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Therapeutic hypothermia in sepsis: to use or not to use?

      Therapeutic hypothermia (TH) as part of the postresuscitation care has gained popularity over the last decade. The therapeutic and clinical benefits from this therapy in patients with postcardiac arrest with return of spontaneous circulation are well established [
      • Nolan J.P.
      • Morley P.T.
      • Hoek T.L.
      • et al.
      Therapeutic hypothermia after cardiac arrest: an advisory statement by the Advancement Life Support Task Force of the International Liaison Committee on Resuscitation.
      ,
      • Varon J.
      • Acosta P.
      Therapeutic hypothermia: past, present and future.
      ]. Therapeutic hypothermia has also been used experimentally in other clinical conditions such as cerebrovascular accidents, near drowning, newborn hypoxic-ischemic encephalopathy, hepatic encephalopathy, acute respiratory distress syndrome, and bacterial meningitis, among others [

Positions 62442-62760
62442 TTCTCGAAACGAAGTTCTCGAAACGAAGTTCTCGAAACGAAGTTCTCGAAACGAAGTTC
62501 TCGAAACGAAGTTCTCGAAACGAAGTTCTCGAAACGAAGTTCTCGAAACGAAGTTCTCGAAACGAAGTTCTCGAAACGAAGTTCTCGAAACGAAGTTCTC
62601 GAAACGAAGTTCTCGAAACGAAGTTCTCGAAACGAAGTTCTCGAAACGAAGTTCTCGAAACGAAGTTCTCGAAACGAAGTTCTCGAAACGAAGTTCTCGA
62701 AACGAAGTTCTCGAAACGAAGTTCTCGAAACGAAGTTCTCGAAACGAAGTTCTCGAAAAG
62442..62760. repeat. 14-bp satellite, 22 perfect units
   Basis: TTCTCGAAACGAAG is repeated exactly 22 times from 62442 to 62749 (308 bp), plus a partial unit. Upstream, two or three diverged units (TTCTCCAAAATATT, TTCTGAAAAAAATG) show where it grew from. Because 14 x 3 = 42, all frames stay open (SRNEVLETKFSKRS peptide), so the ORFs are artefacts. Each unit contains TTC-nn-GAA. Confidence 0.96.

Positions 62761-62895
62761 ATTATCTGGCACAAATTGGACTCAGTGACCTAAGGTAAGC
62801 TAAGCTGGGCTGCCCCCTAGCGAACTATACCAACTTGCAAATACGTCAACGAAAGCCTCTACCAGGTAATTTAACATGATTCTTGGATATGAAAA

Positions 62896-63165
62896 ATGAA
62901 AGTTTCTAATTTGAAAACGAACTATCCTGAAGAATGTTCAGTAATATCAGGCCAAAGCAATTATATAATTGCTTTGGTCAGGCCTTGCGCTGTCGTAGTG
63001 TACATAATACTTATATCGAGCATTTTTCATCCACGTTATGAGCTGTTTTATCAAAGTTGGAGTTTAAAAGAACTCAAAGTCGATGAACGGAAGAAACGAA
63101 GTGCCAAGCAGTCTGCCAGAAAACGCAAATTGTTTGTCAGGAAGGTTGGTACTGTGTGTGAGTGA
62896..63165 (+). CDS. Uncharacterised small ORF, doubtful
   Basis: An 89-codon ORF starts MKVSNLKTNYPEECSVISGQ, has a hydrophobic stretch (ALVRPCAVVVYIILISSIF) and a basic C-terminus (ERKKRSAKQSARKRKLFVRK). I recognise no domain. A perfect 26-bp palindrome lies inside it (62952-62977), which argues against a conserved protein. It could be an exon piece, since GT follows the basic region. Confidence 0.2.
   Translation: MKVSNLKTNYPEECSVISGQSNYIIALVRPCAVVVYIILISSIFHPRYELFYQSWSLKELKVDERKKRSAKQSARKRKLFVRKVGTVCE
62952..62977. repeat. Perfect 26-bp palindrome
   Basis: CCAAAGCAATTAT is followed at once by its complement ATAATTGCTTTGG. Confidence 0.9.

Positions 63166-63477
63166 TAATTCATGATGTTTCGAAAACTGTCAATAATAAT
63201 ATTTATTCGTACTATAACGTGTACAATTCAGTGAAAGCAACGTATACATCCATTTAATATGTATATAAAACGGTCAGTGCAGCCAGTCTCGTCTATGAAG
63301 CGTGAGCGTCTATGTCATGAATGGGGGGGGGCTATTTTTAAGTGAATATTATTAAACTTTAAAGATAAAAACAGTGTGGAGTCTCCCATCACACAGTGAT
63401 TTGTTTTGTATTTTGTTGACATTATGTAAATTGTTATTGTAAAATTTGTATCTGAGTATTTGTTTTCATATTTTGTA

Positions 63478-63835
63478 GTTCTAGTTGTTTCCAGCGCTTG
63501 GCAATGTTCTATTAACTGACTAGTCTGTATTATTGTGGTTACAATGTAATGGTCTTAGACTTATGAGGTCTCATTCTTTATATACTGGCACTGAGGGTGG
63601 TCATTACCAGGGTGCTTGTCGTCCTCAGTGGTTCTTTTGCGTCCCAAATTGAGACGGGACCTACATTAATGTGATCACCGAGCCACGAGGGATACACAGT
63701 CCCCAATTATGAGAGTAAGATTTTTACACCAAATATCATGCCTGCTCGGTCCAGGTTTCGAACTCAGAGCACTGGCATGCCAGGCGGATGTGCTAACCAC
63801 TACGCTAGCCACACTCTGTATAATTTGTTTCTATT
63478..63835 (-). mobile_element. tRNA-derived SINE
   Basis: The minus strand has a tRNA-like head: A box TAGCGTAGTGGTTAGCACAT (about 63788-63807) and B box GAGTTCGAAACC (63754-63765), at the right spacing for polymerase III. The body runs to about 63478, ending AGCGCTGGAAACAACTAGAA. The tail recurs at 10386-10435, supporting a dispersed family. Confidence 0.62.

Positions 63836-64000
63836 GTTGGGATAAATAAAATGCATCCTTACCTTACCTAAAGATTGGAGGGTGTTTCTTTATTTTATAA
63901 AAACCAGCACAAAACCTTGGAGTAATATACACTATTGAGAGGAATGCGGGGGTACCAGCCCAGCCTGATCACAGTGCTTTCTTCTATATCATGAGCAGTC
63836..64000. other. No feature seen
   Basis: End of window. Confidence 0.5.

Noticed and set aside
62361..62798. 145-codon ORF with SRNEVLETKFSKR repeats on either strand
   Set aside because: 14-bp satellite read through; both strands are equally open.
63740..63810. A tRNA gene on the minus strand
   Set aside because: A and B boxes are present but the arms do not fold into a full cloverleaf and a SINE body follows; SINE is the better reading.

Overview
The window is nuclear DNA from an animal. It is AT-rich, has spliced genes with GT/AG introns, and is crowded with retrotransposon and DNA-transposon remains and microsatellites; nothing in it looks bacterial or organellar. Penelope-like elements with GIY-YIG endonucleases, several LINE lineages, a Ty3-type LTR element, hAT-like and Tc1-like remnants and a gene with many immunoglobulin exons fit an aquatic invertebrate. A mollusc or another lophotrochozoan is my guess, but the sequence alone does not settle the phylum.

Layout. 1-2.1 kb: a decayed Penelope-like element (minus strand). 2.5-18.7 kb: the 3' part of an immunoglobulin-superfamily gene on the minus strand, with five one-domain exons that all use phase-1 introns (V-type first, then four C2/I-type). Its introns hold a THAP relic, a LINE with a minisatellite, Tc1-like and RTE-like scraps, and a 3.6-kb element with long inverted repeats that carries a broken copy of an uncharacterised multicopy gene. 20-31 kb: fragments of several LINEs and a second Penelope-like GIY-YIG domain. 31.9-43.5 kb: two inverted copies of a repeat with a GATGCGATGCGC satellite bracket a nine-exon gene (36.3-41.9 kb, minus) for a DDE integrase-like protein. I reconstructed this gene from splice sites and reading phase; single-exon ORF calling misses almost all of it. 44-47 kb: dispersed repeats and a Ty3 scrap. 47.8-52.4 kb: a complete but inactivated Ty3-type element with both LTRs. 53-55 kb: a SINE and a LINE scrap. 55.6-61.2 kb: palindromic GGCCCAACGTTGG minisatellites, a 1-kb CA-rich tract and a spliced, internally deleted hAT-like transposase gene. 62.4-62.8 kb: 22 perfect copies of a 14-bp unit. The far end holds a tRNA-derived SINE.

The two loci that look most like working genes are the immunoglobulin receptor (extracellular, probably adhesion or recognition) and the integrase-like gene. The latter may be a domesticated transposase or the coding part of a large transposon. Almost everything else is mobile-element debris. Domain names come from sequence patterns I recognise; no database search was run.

• Varon J.
      • Acosta P.
      Therapeutic hypothermia: past, present and future.
      ]. However, despite the current accepted indications and multiple promising research data to support its use in other conditions, clinicians are reluctant to use it on a regular basis. One of the major concerns that prevent the use of this intervention by those caring for critically ill patients has been the “association” of TH with a decreased capacity to clear infections. This association is the result of a single study performed in the 1960s [
      • Webb W.R.
      • Deguzman V.C.
      • Grogan J.B.
      • et al.
      Hypothermia: its effects upon hematologic clearance in experimentally induced staphylococcal bacteremia.
      ]. This common misconception requires some clarification.
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      References

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